Miss USA, Rahab, and the ethics of lying

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Miss USA, Rahab, and the ethics of lying

June 7, 2012 -

Sheena Monnin competed in the recent Miss USA beauty pageant.  After she failed to make the top 15, she charged that the outcome was rigged, claiming that another contestant saw a list of the top five finalists before the contest began.  She also resigned her crown as Miss Pennsylvania.

Pageant organizers claimed that Monnin actually resigned because of her opposition to the inclusion of transgendered contestants.  Donald Trump, the co-owner of the Miss USA and Miss Universe Pageant, has vehemently denied her allegation that the contest was fixed, and promises to sue her.

Who is lying?  Why does it matter?

Lying is a pervasive problem in our culture.  According to a nation-wide survey, 91% of Americans say they lie regularly.  On average, men tell six lies a day, while women average three lies a day.  College students admitted to lying twice a day.  83% of America’s teenagers admit that they have lied to their parents about something significant; 64% admit to cheating on a test.  One out of four even admitted to lying about their responses to the survey!  What was the last lie you told?

Who was Rahab?

Let’s explore this issue in light of Joshua 2 and Rahab’s deception.  Joshua sent two spies to Jericho, the most fortified city of the day.  Here we meet one of the most famous—and infamous—people in Scripture.  Joshua 2 calls Rahab a “prostitute.”  The NIV footnote states that the Hebrew can also be translated “innkeeper,” but Hebrews 11:31 and James 2:25 call her “the prostitute Rahab.”  She either worked at a pagan temple or was self-employed; either way, she sold sexual favors for a living.

The narrative in Joshua presents us with two moral dilemmas.  First, why did the Jewish spies enter her house?  If you were sent by your church to explore a city or area of ministry, would you stay in the red-light district?  In this case, practicality won out over impropriety.  Strangers would be less unusual entering a prostitute’s house than other homes or businesses.  And Rahab’s house was easily accessible; verse 15 says “the house she lived in was part of the city wall.”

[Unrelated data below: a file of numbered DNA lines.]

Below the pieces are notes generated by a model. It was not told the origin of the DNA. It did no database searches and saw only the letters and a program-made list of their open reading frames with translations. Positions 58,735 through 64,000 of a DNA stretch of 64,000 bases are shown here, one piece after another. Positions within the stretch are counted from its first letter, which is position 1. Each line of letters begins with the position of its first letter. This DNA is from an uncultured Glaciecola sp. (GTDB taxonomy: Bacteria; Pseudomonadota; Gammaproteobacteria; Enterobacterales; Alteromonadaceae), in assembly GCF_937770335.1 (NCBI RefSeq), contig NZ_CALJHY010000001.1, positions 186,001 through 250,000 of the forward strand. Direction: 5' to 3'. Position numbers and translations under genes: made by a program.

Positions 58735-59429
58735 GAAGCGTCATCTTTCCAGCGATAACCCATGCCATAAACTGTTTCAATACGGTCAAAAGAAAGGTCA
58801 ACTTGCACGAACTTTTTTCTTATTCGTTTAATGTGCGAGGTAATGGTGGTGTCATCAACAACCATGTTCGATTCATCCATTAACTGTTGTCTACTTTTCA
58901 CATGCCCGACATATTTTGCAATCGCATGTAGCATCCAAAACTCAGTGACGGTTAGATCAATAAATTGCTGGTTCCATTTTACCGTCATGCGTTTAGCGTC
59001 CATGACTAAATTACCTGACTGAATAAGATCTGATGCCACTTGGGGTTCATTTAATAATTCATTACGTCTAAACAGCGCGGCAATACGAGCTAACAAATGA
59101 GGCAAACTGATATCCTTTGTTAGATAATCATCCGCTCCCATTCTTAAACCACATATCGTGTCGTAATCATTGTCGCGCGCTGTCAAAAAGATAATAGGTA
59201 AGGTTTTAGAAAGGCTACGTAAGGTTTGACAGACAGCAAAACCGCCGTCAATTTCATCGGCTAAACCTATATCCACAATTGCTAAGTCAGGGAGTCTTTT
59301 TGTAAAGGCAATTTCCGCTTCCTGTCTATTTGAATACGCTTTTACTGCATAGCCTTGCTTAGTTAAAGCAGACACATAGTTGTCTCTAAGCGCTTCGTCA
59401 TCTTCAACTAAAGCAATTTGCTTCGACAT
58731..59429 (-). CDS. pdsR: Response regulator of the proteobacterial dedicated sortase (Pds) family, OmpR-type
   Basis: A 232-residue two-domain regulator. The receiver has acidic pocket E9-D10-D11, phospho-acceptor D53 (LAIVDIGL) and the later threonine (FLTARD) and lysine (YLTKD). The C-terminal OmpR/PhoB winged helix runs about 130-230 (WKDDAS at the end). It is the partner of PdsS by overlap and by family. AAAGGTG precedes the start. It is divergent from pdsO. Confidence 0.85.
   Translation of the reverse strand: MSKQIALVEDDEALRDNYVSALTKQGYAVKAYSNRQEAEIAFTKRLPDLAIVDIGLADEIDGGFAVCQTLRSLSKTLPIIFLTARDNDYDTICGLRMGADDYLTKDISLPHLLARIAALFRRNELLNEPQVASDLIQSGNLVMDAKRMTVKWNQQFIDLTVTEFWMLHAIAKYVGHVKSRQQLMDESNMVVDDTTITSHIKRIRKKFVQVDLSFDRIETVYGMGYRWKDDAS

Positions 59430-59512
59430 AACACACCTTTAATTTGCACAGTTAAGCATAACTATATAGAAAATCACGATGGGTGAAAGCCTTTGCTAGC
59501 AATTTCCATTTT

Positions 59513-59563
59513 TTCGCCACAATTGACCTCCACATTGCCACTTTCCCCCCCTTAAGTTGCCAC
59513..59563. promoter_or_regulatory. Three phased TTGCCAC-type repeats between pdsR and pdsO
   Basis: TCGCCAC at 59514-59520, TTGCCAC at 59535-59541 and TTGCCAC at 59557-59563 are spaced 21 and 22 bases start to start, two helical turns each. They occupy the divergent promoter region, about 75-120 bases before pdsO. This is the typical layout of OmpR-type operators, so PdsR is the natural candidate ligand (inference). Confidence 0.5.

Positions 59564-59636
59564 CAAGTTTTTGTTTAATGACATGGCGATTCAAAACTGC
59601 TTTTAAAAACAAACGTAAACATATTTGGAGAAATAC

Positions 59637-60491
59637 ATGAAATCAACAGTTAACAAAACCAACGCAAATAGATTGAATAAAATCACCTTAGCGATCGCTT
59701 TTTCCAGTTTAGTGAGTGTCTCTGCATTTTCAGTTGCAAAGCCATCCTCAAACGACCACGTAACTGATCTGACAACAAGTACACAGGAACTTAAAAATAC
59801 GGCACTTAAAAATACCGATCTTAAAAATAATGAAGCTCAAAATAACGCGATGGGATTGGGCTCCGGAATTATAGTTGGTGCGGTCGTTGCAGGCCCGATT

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{/source}Rahab took the men in and gave them shelter.  Now comes the larger question: was she right to lie when she chose to protect the men from her fellow Canaanites?  The king of Jericho sent a messenger ordering her to bring them, but she said, “Yes, the men came to me, but I did not know where they had come from” (v. 4).  This was her first lie.  In verse 8 she told the spies, “I know that the Lord has given this land to you.”  She clearly knew that they were Jews sent to spy out Jericho and the land of Canaan.

Then she told the king’s messenger in verse 5, “At dusk, when it was time to close the city gate, the men left.  I don’t know which way they went.  Go after them quickly.  You may catch up to them.”  This was her second lie.  Verse 6 states, “She had taken them up to the roof and hidden them under the stalks of flax she had laid out on the roof.”  As a result of her lies, according to verse 7, “The men set out in pursuit of the spies on the road that leads to the fords of the Jordan, and as soon as the pursuers had gone out, the gate was shut.”

Was Rahab right to lie?

Her deception was partly motivated by self-protection.  If the king’s messengers found the spies, she could not have claimed ignorance and would have been killed along with them.  But her lie was also essential for the spies.  They would have been captured and likely tortured and executed if she had not lied to protect them.